A possible thyroidal control of water balance in the leopard frog, Rana pipiens, was investigated by (1) chemically thyroidectomizing intact animals by chronic injections of the goitrogen, 6-n-propyl-2-thiouracil (PTU ), or making animals hyperthyroid with thyroxine injections, and (2) dehydration of the frogs in a flow of air to enhance the rate of water loss through the skin, followed by rehydration in tap water until the animals regained their former weight. Radioiodine was employed in limited studies on the frog thyroid gland to ascertain the effects on thyroidal function caused by PTU. The frogs were dehydrated in desiccators in which there was a constant flow of clean, dry air over the animals. The cloacas cf the anurans were sutured closed during light etherization, and the frogs were weighed at regular intervals during dehydration and rehydration to determine the water loss and regain through the skin. PTU-treated frogs generally exhibited greater mean values for rates and total amounts of water loss and regain through the integument, and in one experiment, the PTU animals had a statistically greater rate of dehydration when compared to control frogs. The data indicated, however, that a goitrogen-induced, thyroxine depletion was not the cause for this increased, two-directional water movement through the frog skin, so several alternative proposals were therefore offered to explain the results obtained. The radioiodine studies demonstrated that the thyroid glands of normal, winter R. pipiens contained roughly 42 % 3-monoiodotyrosine, 28 % 3,5-diiodotyrosine, 21 % inorganic iodide, 6 % thyroxine, and 3 % origin material, and that the accumulation of radioiodine by these glands was approximately 2 % of the injected dose. PTU decreased the accumulative radioactivity of the frog thyroids to about 0.6 % of the injected quantity, markedly hindered the iodination of tyrosines, and depressed the level of thyroxine production, but this goitrogen did not completely inhibit thyroidal function.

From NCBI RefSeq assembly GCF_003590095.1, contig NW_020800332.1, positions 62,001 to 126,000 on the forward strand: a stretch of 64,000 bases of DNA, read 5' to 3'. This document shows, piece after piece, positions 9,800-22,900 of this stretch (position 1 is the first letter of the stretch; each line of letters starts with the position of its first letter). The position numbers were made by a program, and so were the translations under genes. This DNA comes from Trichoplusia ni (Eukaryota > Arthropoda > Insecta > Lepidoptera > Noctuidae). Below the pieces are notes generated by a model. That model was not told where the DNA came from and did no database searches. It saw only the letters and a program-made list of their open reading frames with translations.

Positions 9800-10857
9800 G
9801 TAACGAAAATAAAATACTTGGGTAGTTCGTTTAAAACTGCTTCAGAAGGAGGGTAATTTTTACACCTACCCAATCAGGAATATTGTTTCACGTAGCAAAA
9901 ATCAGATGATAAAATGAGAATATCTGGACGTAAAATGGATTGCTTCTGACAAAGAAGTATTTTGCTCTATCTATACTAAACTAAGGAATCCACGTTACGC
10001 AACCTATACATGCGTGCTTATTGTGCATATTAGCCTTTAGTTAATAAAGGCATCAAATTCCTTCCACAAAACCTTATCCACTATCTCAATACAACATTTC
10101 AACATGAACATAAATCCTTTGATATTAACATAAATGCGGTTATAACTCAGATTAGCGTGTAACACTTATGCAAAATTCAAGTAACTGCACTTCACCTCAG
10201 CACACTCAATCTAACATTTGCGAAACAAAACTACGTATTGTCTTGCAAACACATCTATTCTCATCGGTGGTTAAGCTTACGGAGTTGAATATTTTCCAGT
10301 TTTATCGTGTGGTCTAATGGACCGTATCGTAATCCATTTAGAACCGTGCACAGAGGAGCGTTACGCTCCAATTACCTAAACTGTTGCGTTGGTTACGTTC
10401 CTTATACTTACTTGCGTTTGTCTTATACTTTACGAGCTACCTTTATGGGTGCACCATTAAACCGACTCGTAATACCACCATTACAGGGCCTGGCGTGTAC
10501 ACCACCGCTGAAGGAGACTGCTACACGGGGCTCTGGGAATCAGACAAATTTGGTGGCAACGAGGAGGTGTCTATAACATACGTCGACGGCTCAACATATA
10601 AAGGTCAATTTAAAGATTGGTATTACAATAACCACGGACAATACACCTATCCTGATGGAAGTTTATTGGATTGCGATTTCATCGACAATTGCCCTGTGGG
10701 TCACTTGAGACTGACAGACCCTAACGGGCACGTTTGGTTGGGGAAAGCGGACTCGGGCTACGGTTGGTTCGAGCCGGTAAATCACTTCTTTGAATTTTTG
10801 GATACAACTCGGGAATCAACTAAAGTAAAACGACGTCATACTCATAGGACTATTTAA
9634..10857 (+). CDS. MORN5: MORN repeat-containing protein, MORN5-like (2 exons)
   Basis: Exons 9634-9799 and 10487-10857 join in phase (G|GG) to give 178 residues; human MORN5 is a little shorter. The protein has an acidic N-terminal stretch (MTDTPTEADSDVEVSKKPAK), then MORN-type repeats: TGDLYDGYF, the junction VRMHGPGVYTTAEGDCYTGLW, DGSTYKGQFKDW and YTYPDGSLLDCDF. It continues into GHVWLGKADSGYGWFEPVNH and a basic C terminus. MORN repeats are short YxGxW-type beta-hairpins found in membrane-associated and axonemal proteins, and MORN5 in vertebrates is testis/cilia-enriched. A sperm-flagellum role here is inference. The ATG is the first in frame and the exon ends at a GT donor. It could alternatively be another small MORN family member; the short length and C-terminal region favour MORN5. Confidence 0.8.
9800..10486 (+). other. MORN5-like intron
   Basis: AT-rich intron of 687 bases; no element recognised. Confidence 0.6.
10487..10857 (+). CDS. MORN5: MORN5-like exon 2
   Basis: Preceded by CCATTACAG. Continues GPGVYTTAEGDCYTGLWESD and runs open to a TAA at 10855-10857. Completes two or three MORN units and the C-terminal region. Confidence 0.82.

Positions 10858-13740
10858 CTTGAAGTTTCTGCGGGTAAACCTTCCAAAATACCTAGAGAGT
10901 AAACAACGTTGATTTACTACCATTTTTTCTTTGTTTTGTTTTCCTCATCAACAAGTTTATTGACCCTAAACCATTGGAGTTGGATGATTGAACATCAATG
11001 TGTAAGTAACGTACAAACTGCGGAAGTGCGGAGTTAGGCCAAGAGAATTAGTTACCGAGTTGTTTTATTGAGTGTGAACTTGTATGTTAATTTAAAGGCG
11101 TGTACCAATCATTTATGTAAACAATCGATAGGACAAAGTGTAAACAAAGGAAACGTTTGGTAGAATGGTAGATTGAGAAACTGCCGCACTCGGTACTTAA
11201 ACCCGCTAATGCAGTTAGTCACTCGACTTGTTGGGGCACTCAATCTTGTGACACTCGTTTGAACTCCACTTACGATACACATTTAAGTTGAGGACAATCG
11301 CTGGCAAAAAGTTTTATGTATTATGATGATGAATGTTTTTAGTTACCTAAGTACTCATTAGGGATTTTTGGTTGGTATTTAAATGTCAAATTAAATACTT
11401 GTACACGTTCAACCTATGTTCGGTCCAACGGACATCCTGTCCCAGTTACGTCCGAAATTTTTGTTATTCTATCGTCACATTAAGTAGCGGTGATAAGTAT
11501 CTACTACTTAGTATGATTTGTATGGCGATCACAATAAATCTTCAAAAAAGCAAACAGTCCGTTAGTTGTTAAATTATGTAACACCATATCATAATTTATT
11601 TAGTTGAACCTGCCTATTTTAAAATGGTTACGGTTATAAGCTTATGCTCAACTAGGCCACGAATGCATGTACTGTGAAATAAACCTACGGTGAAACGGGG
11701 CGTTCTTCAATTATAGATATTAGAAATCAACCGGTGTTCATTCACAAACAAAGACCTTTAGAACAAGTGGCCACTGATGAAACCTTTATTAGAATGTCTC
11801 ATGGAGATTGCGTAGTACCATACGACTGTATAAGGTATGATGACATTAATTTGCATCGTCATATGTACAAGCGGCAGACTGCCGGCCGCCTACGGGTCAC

College and Department

Plant and Wildlife Sciences



Date Submitted


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Water, Physiological effect; Thyroid gland; Frogs; Endorcinology